The Expanding Capacity for Health Outcomes (ECHO) Act (S. 2873)

Introduced by Senators Hatch and Schatz

Rural Health Challenges

Only about 10 percent of physicians practice in rural areas of the United States despite nearly one-fourth of the population living in these areas. 

Rural areas have higher rates of some chronic diseases and face many challenges, including transportation, connectivity, and isolation. 

It is difficult to recruit health care providers to work in rural and underserved areas, and opportunities for professional development and support in such areas can be difficult.

Project ECHO Model 

Project Extension for Community Health Outcomes (ECHO) is an innovative continuing medical education model that uses interactive videoconferencing to link specialist teams ("hubs") with primary care providers ("spokes") in rural and underserved areas. Together, they participate in weekly teleECHO clinics that combine didactic teaching with mentoring and case-based learning. 

Demonstrated uses of Project ECHO have been numerous and include:

Addressing disease conditions and topic areas, including hepatitis C, integrated addictions and psychiatry, chronic pain/headache management, and diabetes; 

A complex care program offering support to multidisciplinary teams providing primary and behavioral health care to high-need, high-cost patients; and 

Public health interventions, including addressing H1N1, HIV, and tuberculosis as well as improving health and wellness within Native American populations.

Benefits of Project ECHO model for: 

Patients: Improved access to quality and accessible care, with high patient satisfaction 

Providers: Increased knowledge for providers in rural/underserved areas, with ability to serve as a local resource; improved provider network; enhanced professional satisfaction and reduced isolation; more access to specialists. 

Health care system: Higher retention of providers in rural/underserved areas; better care delivered in the right place at the right time by the right person; decreased costs (less travel for specialty visits, less hospitalizations and ER visits, better quality of care close to home, and treatment of chronic diseases earlier before complications arise).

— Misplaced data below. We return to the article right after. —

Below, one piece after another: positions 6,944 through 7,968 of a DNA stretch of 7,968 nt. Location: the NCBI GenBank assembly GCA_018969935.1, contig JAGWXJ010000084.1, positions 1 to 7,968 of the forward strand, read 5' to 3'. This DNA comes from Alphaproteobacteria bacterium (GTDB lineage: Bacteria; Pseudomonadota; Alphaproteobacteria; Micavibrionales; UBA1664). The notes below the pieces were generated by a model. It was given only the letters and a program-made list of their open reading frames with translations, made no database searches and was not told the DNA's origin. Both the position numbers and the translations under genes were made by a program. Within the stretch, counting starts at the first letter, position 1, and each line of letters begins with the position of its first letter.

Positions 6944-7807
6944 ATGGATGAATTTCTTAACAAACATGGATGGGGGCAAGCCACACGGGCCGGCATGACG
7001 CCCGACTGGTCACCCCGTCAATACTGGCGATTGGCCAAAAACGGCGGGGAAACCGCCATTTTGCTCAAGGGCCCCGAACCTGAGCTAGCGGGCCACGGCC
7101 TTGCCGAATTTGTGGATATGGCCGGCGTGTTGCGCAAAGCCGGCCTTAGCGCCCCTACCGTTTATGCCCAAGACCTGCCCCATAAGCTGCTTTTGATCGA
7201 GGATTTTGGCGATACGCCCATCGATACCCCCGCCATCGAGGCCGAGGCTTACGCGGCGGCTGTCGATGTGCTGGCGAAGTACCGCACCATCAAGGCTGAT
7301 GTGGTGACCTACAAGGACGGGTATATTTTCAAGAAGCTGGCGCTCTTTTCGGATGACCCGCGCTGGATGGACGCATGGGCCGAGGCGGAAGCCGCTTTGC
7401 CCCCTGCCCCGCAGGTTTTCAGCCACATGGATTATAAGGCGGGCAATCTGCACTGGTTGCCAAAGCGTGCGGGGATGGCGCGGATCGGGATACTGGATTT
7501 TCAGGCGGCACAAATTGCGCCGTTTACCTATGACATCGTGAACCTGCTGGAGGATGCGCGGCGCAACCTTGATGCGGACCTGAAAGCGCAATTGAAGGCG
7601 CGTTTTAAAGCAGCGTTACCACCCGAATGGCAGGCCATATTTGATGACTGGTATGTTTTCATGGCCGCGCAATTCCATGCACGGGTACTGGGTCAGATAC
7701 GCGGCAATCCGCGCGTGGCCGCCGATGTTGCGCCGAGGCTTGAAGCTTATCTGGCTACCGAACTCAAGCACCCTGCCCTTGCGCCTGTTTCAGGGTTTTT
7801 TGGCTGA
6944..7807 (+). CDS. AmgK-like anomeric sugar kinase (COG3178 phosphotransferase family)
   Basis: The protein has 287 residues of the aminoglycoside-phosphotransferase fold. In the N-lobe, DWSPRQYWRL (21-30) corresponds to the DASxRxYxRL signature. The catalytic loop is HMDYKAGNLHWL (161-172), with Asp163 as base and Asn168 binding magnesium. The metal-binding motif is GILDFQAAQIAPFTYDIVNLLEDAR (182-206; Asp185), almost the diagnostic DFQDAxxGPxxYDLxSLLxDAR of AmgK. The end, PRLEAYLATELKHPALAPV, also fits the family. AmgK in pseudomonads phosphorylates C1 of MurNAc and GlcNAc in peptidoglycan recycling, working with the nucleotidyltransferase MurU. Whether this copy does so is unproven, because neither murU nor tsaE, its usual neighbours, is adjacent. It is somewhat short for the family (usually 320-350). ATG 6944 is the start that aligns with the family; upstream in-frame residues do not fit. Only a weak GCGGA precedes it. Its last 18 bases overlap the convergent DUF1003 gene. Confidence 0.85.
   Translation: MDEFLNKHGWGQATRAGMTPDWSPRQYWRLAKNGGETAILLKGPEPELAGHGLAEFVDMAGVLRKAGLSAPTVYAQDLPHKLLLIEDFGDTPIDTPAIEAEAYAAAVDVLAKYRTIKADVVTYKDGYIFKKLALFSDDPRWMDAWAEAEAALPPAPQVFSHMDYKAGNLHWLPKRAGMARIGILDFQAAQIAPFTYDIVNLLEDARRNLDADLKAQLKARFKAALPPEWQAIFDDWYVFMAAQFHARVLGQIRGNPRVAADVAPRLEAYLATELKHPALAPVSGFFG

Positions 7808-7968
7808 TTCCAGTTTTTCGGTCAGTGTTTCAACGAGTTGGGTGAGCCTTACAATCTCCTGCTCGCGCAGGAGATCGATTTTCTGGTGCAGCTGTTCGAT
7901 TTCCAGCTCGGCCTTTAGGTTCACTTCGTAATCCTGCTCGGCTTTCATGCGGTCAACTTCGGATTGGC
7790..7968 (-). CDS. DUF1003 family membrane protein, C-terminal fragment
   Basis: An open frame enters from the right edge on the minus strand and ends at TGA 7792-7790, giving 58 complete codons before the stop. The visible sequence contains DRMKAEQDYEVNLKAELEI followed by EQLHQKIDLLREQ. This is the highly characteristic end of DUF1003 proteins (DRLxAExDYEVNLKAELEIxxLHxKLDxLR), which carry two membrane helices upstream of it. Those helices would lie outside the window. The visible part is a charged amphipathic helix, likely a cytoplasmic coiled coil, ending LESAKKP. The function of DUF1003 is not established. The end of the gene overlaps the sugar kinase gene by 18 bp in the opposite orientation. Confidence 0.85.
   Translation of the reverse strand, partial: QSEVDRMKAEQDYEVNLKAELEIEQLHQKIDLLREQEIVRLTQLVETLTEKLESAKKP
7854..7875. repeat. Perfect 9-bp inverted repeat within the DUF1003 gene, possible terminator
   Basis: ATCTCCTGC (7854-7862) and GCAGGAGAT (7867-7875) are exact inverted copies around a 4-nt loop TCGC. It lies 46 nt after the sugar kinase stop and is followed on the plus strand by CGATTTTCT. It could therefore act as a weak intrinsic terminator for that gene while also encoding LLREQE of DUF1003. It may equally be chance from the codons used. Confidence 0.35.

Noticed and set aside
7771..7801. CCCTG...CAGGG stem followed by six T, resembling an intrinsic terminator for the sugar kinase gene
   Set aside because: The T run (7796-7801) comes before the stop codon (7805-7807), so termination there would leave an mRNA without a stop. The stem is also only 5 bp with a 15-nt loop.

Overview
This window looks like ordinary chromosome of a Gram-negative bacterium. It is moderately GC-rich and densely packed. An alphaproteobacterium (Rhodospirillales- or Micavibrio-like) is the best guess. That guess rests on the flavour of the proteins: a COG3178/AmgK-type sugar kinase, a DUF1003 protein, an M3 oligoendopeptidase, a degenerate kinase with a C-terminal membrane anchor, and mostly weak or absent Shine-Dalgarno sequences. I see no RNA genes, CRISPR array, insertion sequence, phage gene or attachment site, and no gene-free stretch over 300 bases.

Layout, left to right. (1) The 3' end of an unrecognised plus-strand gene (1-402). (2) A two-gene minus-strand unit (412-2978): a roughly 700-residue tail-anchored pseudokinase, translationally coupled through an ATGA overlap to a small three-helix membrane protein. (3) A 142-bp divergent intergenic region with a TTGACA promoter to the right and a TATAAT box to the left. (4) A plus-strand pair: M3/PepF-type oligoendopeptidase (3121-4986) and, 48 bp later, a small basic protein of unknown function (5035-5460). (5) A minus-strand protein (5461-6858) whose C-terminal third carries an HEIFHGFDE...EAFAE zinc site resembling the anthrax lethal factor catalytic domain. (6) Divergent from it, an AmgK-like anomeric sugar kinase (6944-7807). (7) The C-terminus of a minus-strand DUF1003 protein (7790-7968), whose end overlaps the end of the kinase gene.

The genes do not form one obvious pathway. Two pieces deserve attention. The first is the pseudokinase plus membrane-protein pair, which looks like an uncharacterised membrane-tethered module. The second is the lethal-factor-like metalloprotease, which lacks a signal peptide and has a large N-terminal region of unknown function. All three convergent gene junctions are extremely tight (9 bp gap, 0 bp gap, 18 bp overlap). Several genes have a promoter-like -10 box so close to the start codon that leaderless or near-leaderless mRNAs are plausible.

Current health care challenges: Project ECHO has successfully been used to increase the number of physicians able to prescribe buprenorphine for opioid abuse, to quickly educate health providers on public health crises such as H1N1, and to train providers to address complex mental health disorders.

2873, the Expanding Connectivity for Health Outcomes (ECHO) Act

The ECHO Act aims to better integrate the Project ECHO model—referred to as a “technology-enabled collaborative learning and capacity-building model”—into health systems across the country. The bill does the following:

Requires the Secretary of the U.S. Department of Health and Human Services (HHS), in collaboration with the Health Resources & Services Administration (HRSA), to prioritize analysis of the model, its impacts on provider capacity and workforce issues, and evidence of its effects on quality of patient care. 

Requests a GAO report regarding opportunities for increased adoption of such models, efficiencies and potential cost savings from such models, ways to improve health care through such models, and field recommendations to advance the use of such models. 

Requires the HHS Secretary to submit a report to Congress on the findings of the GAO report and the HHS report, including ways such models have been funded by HHS and how to integrate these models into current funding streams and innovative grant proposals.


American Academy of Neurology
American Medical Association (AMA)
Association for Behavioral Health and Wellness
Healthcare Information and Management Systems Society (HIMMS)
Healthcare Leadership Council
National Association of ACOs
National Association of Community Health Centers
National Rural Health Association
Project ECHO, University of New Mexico School of Medicine
University of Utah Health Care, University of Utah
University of Hawaii John A. Burns School of Medicine